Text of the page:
PROGEDO presents: Cologne
Housing market Cologne
Change of perspective
In Cologne you can’t live on the “wrong side” of the Rhine. That’s history! The modern citizen of Cologne or new Cologne residents are directing their attention to formerly less trendy districts like Deutz, Kalk or Mülheim and dare to be different. Suddenly, Deutz and Mülheim belong to the popular districts with rising rental prices. “Deutz has become a hip place to live”, according to Thomas Tewes, managing director of the Cologne Private Property Association. There used to be an iron principle in Cologne, that one should live west of the Rhine – on the left bank. The “Schäl Sick”, the local name for the right bank of the Rhine, was the so-called “wrong side” and considered more of an attachment to the city.
Mülheim & Co. starting to roll
From 2009 – 2012, 1,349 new flats were built here in Mülheim alone. All around the Schanzenstrasse, television-production companies, marketing agencies and advertising agencies have found their new home in this “creative district”. The employees, wealthier than the native population are crowding into the area. This creative caravan is trailed by investors and speculators, a natural occurrence when a neighbourhood regroups and rents increase. The property sector is also very positive about Porz, located in the south-east, where parts of Wahnheide and Lind profit from the proximity to the airport. Even a “Veedel” – a distric with a dubious reputation, until recently characterised through industry is declaring itself: Kalk. The south of Kalk has special potential according to Roland Kampmeyer, owner of the estate Agent company with the same name. Housing completion is high. In 2009 – 2012 alone 1,468 units were completed.
The number of inhabitants in Cologne is expected to rise by 50,000 to roughly 1,1 million by 2020. Positive migration in Cologne is especially noticeable through young generations seeking affordable rents. As opposed to Düsseldorf, Cologne needs a yearly increase of 3,000 new apartments to compensate growth rates. As approximately 40,000 new Cologne residents are expected by 2030, completion of new housing districts must be undertaken without further delay. At the moment available housing lies way below what is needed. The city wants to close this widening gap. It doesn’t however want to strengthen the surrounding vicinity , but is concentrating on densification. This means the gap should be closed within the city itself. 30% subsidised housing should be built on top for every 20 housing units. In comparison, Düsseldorf builds 20% for every 100 units.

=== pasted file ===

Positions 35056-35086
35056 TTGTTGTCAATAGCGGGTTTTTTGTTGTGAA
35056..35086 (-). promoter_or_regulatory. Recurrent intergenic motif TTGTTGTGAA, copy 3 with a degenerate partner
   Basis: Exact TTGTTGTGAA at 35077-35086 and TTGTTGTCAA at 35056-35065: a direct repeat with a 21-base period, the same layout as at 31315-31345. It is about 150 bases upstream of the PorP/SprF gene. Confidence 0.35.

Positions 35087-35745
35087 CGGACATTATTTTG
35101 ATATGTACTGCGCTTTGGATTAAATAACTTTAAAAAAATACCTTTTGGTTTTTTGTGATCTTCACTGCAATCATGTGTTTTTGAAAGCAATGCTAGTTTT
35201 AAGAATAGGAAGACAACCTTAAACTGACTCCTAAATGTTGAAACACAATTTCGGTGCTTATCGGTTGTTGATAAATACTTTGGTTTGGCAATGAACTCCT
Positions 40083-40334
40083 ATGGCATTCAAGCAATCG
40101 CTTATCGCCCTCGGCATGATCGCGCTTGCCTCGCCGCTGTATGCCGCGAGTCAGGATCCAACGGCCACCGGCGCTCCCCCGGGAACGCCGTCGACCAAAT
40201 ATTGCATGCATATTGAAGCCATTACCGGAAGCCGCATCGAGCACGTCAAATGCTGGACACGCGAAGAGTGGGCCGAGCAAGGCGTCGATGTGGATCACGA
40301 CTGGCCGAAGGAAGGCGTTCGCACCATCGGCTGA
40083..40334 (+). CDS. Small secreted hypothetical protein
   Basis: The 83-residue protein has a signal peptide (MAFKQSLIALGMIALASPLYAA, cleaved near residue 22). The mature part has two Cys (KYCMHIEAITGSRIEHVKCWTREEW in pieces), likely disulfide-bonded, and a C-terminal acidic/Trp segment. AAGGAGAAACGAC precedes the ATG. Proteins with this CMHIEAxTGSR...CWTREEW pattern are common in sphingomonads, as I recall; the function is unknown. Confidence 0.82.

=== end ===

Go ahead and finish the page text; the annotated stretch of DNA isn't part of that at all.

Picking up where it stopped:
Building space desperately needed
The Cologne Office for Urban Development and Statistics is feverishly searching for sites for 10,000 new apartments. A type of dragnet search was implemented by department head Höing: Meticulous screening of the city through investigators and planers raising alarm whenever commercial wastelands, gaps between buildings, expandable rooftops and sparsely built land plots possibly offering space for further buildings are discovered. Even the rooftop of a multi-storey car park in the Magnusstrasse, a busy east-west road axis between the Friesenplatz and the Cathedral was graced with 36 condominiums. The car park was redeveloped. The two top highest floors were removed and extended upward through residential levels. Two almost forgotten Projects are being revived: the transformation of the ports in Deutz and Mülheim to residential areas, based on the Rheinauhafen with its crane houses. These are however not intended to become luxury flats.
Luxury a la Kölle
The cathedral city is allowing themselves a new prestigious housing development, the “Gerling – quarter” a luxury development of the Austrian investors Immofinanz, where once Hans Gerling and his insurance company housed. The new residents will have to do entirely without “Büdchen” as the people of Cologne call their refreshment kiosks or small corner shop after forking out 5,000€ per m2. Not that it really matters, as they are sure to find one somewhere between the Hohenzollernring, Friesen- and Christophstrasse. But you won´t likely be meeting the owner of the penthouse apartment with 330m2 there. He cut out two further contenders by offering almost 6 million Euros for it.
What do you get for 10 – 12 Euros? The best Cologne has to offer….
On the whole, Cologne is more expensive than its reputation will have it: The rent price level was higher than Hamburg, Düsseldorf, Berlin or Dresden in 2012. The cathedral city was only beaten by Münich and Stuttgart. The top addresses in Cologne are the Altstadt and the Neustadt North, Bayenthal, Bickendorf, Klettenberg, Lindenthal, Marienburg, Braunsfeld and Zollstock with basic rent at around 12,00 € m2. The average rent at 11,00 € m2 can be found in the areas Raderberg, Riehl, Sülz,Altstadt and Neustadt South,Ehrenfeld, Neuehrenfeld, Rodenkirchen, Deutz, Löwenich, Müngersdorf and Niehl. In the 10,00 € m2 league you will find Nippes, Weidenpesch, Widdersdorf, Bilderstöckchen, Longerich, Mülheim, Ossendorf, Poll, Sürth, Vogelsang and Weiden. In all other „Köllsche Veedeln“ the average rent lies around 9,00€ m2 or less. For new buildings and excellently renovated old buildings, add an extra 20-25%.
In the surrounding area (>30 Km ) however, prices are falling. This phenomena is also familiar in Düsseldorf. Commuting costs time and money. Public transport and roads are jam packed, petrol in the long run expensive. In the Oberbergische region building has stagnated. The purchasing power of Cologne doesn´t advance this far, the population is regressing. The affluent suburbs, where good public transport is accessible profits strongly. Vibrant demand for property and living space is therefore in Hürth, Alfter, Niederkassel or Frechen. Other areas such as the Rhein-Sieg-Kreis and the Rhein-kreis -Neuss with the towns Neuss and Dormagen profit too.